“Sinovac has several ongoing trials, and it’s important it gives the data consistency,” Covas said. “The company can’t analyze data from the same vaccine using different criteria, and can’t have three different efficacy rates for the same vaccine.”
It is routine for trials of a drug or vaccine conducted in different groups of patients or locations to produce slightly different results, and research groups typically report results of independent trials separately.
Yet while Butantan and state authorities reiterated their optimism for the shot, Topol said the fact that Brazilian authorities would only say that the vaccine is more than 50% effective, but not provide any more detail, suggests that Sinovac efficacy results may not be as good as those achieved by Pfizer and Moderna.
Sinovac is betting on a successful vaccine to inoculate more people around the world and save lives, especially in developing countries like Brazil that will have limited access to the Pfizer and Moderna shots. Vaccines from Sinovac and other Chinese companies could also help their home country win geopolitical influence and restore an image tarnished by the criticism of its initial response to the virus.
Sinovac’s shot is potentially more suited to developing countries because it can be kept at normal refrigerator temperatures. By contrast, the mRNA vaccines from Pfizer and Moderna require deep-freeze conditions for storage and transportation, making distribution more complicated.
China has allowed emergency use of its frontrunner vaccines since mid-year and plans to inoculate 50 million people in frontline industries by early February, Bloomberg News has reported. A shot developed by state-owned China National Biotec Group Co., a unit of Sinopharm, protected 86% of people against Covid-19, according to a statement from the health ministry in the United Arab Emirates. Neither CNBG nor Sinopharm has commented on the UAE announcement, nor released interim efficacy data directly.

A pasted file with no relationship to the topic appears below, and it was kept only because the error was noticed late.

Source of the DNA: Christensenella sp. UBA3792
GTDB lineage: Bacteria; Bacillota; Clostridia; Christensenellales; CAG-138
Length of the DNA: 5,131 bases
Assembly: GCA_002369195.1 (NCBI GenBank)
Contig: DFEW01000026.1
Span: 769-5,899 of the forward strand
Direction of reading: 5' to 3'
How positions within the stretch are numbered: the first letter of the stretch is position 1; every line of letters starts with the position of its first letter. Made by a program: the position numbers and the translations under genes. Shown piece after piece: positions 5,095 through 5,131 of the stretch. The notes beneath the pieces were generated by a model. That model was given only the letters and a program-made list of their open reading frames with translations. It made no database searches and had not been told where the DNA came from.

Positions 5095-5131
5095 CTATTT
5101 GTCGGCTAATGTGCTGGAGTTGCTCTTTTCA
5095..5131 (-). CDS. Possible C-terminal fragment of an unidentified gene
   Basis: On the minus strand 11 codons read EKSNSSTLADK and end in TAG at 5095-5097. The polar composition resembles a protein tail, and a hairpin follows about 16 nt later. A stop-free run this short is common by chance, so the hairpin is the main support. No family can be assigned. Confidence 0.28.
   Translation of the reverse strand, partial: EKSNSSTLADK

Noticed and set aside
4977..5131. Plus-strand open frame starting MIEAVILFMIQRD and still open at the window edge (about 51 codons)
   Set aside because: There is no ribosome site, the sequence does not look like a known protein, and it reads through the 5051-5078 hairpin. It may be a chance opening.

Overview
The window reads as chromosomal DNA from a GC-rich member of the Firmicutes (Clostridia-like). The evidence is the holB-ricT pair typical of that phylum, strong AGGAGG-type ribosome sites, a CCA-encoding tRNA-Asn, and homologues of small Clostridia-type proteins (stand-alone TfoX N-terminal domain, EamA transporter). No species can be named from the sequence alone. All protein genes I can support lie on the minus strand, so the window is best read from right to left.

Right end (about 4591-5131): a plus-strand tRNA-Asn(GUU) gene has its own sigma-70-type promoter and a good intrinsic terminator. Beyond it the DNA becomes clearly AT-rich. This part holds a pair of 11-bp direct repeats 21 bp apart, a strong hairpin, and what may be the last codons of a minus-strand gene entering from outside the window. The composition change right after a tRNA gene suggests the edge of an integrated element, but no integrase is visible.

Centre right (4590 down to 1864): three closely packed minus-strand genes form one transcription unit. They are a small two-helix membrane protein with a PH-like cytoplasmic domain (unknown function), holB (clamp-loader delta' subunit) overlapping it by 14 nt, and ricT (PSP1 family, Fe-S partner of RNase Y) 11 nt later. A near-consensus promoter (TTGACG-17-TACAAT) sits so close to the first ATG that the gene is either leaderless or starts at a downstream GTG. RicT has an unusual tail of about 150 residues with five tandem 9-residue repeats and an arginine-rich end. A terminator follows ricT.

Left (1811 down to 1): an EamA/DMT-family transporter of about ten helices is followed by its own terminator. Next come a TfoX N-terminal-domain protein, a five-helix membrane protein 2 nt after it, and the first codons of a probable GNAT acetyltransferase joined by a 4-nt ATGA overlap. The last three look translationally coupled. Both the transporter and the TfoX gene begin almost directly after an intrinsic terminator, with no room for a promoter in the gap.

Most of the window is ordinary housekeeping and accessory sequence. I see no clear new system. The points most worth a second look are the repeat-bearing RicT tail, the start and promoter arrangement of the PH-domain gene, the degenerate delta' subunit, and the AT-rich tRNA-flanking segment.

China’s drug regulator will review an application by a Sinopharm unit that developed one of the company’s two inactivated vaccines, according to local Chinese news website Jiemian, citing a screen shot of the regulator’s Center for Drug Evaluation website. In Hong Kong, the government has agreed to receive 7.5 million doses of Sinovac’s vaccine.
The data delay on the Sinovac shot is a blow to Sao Paulo Governor Joao Doria’s plan to obtain swift approval and begin vaccinating the state of some 45 million people in January. He’s attempting to move quickly while the central government drags its feet on supply agreements and concrete vaccination dates. Millions of doses of Sinovac’s vaccine, called CoronaVac, have already been shipped to Sao Paulo.
The Sinovac vaccine has been at the center of a political dispute between Doria and President Jair Bolsonaro, who says a vaccine from China can’t be trusted.
In addition to Brazil’s central government, Butantan is in talks to sell the vaccine to Argentina, Uruguay, Peru, Ecuador and Honduras. Chile is in talks directly with the Chinese company, according to Covas.